After Yama left, Sāvitrī returned to the place where her husband’s lifeless body lay. She placed his head on her lap once again and Satyavān slowly came back to life. His eyes were filled with deep love as he looked at Sāvitrī again and again, as though he had come back to her after a long voyage. As he looked at her, he said – “Seems like I have slept for too long. Why didn’t you wake me up? Where is that dark-skinned man who pulled me along with him?” Sāvitrī said – “Yes, my dear. You slept for a long time on my lap. Yama, the controller and master of all living beings is now gone.
The couple gathered fruits and put them together in a bundle. As Satyavān was working on the logs, his body began sweating all over. He had a tremendous headache. He immediately stopped his work, went to Sāvitrī, and said, “Sāvitrī! My limbs, head, and the entire body is aching. There is some pain in my chest too. I feels like a spear has pierced my head. I don’t seem to be keeping well. I'm not able to stand on my feet and feel like lying down.” Sāvitrī rested his head on her lap and let him spread out on the ground. She recalled Nārada’s words.
In the kingdom of Madra, there lived a king named Aśvapati who always abided by dharma and truth and was loved by everyone. He did not have any children even though he grew old. With a desire to obtain offspring, he undertook many rigorous vows and vratas. He would lead a life of self-restraint, eating little, and performing ten thousand homas daily in praise of goddess Sāvitrī. After eighteen years of strictly adhering to this ritual, one day he had a vision of goddess Sāvitrī, who appeared before him, pleased with his devotion.
Just as Śani approaches Rohiṇī for pleasure, Rāvaṇa decked himself up in expensive clothes and ornaments and went to Sītā. He described his achievements and wealth to her and persuaded her to be his wife. She, however, held a blade of grass before her and spoke to it with tears in her eyes, “I’ve heard these words several times from you already. I’m the wife of another and I’m committed to my husband alone. I’m a pativratā. Give up your thoughts about me! What do you get out of tormenting a helpless lady, O wicked king?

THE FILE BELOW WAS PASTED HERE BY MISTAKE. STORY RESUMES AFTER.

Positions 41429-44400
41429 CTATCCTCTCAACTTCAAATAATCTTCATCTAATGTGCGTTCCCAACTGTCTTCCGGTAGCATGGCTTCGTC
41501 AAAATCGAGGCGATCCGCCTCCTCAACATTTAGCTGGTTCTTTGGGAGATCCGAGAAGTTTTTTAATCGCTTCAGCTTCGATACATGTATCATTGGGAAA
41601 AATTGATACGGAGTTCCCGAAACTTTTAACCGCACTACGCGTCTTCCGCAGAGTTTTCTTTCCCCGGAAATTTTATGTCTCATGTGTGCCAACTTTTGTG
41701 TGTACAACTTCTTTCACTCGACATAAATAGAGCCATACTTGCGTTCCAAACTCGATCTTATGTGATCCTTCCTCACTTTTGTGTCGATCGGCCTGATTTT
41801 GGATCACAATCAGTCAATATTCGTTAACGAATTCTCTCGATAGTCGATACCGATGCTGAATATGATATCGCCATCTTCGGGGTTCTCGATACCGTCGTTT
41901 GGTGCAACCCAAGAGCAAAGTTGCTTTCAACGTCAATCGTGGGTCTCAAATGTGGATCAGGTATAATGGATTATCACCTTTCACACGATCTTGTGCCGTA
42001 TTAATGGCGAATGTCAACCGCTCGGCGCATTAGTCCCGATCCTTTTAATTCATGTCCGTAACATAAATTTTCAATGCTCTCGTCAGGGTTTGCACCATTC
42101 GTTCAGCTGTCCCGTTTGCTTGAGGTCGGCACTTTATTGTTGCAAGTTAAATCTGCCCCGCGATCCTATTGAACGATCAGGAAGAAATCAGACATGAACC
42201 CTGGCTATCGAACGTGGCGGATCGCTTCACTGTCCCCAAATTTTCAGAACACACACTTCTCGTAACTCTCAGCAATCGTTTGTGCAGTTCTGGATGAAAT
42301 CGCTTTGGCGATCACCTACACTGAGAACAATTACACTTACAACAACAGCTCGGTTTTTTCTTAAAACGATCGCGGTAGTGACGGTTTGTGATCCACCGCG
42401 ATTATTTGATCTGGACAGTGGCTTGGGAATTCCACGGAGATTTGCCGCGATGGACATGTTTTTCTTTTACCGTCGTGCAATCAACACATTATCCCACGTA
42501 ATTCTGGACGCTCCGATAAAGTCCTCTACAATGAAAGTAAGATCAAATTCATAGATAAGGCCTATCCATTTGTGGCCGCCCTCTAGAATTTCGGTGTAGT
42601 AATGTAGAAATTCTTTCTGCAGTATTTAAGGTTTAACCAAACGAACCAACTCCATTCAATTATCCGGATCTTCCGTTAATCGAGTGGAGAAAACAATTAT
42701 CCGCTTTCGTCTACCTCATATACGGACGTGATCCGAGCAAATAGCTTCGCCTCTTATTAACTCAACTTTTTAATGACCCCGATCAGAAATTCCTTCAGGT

Worried that the citizens of Ayodhya may yet again come to the forest, Rāma left the great forest, went to the banks of the beautiful Godāvarī river, and began residing near the āśrama of Sage Śarabhaṅga. Owing to Śūrpaṇakha, Rāma makes an enemy out of Khara, who was residing at Janasthāna. Rāma killed Khara, Dūṣaṇa, and thousands of other rākṣasas, thus making that dhārmic forest safe for everyone. Śūrpaṇakha, with her lips and nose chopped off, went to Laṅkā, fell at the feet of her brother Rāvaṇa, and narrated her tale of woe.
There was a great king named Aja in the Ikṣvāku dynasty. Daśaratha was his son. He had four sons who were all experts in dharma – Rāma, Lakṣmaṇa, Bharata, and Śatrughna. Rāma’s mother was Kausalyā; Bharata’s mother was Kaikeyi; Lakṣmaṇa- Śatrughna’s mother was Sumitrā. Janaka, the king of Videha, had a daughter named Sītā. Tvaṣṭṛ (Brahmā) himself created her to become the beloved queen of Rāma.
Sometime after this episode, Duryodhana felt that he too should perform a grand yajña like Dharmarāja. Upon learning of this, Karṇa said, “Indeed! This can take place. Now, all kings have been brought under your control; we shall call the ṛtviks and start the preparations for conducting the yajña! Nothing else remains.” When the purohita was called, he said, “Mahārāja! Yudhiṣṭhira is still alive; your father is aged.
The entourage that left from Hastināpura to Dvaitavana camped at a place near the villages of the cowherds. They set their tents up making sure that there was ample supply of water and shade, choosing land that was smooth and flat. They took a count of the cattle. Men and women of the village wore different costumes and entertained the guests with music and dance. Duryodhana rewarded them with a bounty of food and money. The entourage then headed out for hunting.
The sage Mārkaṇḍeya narrated several traditional stories to the Pāṇḍavas during their stay in Dvaitavana. The story of Dharma-vyādha is one among those.
One day, the northeast winds brought along with a divine Saugandhika flower. Deeming this to be an auspicious omen, Draupadī picked up the flower, went to Bhīma, and said, “Bhīmasena! Did you see how beautiful this flower is! I shall go and give this to Dharmarāja. Bring me many more of such flowers; let us take it to the Kāmyaka forest!” According to her wishes, Bhīma set out, armed with his weapons, following the fragrance in the wind, and identifying the direction of the origin of the flower.